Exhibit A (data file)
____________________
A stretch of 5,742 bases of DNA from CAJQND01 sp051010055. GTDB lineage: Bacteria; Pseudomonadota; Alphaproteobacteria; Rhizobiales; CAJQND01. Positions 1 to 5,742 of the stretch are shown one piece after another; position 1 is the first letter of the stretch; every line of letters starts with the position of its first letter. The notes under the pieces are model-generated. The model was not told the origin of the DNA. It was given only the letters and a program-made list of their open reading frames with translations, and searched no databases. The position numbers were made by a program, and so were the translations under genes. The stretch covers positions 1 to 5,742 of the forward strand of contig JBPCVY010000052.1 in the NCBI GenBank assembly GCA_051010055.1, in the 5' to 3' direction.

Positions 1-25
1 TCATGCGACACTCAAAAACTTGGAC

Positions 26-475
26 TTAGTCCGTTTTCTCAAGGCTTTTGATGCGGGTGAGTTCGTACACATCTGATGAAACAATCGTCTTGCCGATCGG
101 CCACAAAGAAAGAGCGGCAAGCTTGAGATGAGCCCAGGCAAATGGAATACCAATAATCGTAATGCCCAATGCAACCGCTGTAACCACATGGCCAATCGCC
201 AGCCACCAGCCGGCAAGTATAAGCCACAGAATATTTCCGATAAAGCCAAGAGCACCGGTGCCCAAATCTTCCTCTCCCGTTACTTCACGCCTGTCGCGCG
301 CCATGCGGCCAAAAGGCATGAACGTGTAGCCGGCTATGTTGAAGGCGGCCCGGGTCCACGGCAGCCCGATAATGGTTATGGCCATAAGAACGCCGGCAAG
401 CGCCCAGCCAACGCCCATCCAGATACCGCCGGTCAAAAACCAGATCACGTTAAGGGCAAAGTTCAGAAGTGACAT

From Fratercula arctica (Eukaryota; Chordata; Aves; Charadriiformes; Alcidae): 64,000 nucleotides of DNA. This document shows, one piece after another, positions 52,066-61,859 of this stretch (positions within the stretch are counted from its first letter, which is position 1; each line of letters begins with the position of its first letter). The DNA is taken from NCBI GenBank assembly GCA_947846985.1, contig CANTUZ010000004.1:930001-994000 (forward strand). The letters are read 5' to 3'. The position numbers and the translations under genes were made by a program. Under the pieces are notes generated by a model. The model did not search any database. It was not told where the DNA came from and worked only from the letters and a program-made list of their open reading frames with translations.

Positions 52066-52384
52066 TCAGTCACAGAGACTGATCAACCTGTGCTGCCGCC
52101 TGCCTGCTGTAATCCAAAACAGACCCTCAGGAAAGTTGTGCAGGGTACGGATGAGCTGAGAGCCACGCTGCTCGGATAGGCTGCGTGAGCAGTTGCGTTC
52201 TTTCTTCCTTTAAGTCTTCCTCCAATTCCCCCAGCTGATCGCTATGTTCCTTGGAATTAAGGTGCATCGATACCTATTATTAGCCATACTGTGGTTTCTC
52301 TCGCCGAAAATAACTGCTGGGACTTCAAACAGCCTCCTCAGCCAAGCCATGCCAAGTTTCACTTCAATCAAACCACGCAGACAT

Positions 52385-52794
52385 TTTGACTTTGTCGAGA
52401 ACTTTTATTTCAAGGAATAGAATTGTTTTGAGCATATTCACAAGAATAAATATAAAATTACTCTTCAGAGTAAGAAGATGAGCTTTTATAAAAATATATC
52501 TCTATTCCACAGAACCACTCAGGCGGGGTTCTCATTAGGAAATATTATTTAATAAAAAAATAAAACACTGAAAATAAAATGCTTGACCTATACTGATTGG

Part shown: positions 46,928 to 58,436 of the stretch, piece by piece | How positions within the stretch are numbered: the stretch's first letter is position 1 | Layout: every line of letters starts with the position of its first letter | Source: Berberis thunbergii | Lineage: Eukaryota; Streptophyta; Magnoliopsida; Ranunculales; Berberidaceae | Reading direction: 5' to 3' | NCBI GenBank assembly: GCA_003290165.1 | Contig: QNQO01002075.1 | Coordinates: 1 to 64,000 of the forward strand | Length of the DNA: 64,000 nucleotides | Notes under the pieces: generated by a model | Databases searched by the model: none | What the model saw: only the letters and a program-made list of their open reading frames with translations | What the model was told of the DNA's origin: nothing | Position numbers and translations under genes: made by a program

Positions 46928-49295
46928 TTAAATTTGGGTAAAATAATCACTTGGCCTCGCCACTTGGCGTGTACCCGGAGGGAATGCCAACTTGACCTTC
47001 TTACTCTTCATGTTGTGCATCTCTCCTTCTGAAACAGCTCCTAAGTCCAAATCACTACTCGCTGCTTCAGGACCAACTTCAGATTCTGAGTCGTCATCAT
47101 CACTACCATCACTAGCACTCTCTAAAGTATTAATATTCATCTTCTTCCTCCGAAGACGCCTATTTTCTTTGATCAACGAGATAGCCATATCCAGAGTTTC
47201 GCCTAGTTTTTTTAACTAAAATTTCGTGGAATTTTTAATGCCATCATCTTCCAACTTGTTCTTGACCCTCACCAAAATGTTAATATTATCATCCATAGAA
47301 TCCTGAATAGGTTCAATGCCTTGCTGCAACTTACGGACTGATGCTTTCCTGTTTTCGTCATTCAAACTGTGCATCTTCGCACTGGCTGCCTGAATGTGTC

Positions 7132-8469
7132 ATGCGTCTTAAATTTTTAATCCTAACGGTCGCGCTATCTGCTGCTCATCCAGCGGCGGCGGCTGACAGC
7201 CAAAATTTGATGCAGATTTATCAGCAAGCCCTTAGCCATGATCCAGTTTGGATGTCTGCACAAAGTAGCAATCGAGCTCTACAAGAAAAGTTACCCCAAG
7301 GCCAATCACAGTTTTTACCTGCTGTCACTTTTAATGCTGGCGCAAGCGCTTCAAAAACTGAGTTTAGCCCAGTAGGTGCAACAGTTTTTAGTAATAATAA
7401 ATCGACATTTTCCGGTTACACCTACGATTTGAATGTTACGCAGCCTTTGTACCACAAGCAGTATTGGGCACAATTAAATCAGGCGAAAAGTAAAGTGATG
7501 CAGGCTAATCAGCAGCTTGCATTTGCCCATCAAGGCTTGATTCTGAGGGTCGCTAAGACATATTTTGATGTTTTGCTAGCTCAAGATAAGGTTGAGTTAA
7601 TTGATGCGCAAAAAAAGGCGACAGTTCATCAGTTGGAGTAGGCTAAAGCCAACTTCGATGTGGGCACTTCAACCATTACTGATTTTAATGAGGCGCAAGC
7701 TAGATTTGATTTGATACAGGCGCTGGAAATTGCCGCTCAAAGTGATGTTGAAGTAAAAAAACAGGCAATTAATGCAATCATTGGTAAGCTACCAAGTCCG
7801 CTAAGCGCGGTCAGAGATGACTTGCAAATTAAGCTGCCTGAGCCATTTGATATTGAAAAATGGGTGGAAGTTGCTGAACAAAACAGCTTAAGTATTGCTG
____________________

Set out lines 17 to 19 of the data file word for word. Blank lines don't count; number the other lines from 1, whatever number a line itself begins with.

52385 TTTGACTTTGTCGAGA
52401 ACTTTTATTTCAAGGAATAGAATTGTTTTGAGCATATTCACAAGAATAAATATAAAATTACTCTTCAGAGTAAGAAGATGAGCTTTTATAAAAATATATC
52501 TCTATTCCACAGAACCACTCAGGCGGGGTTCTCATTAGGAAATATTATTTAATAAAAAAATAAAACACTGAAAATAAAATGCTTGACCTATACTGATTGG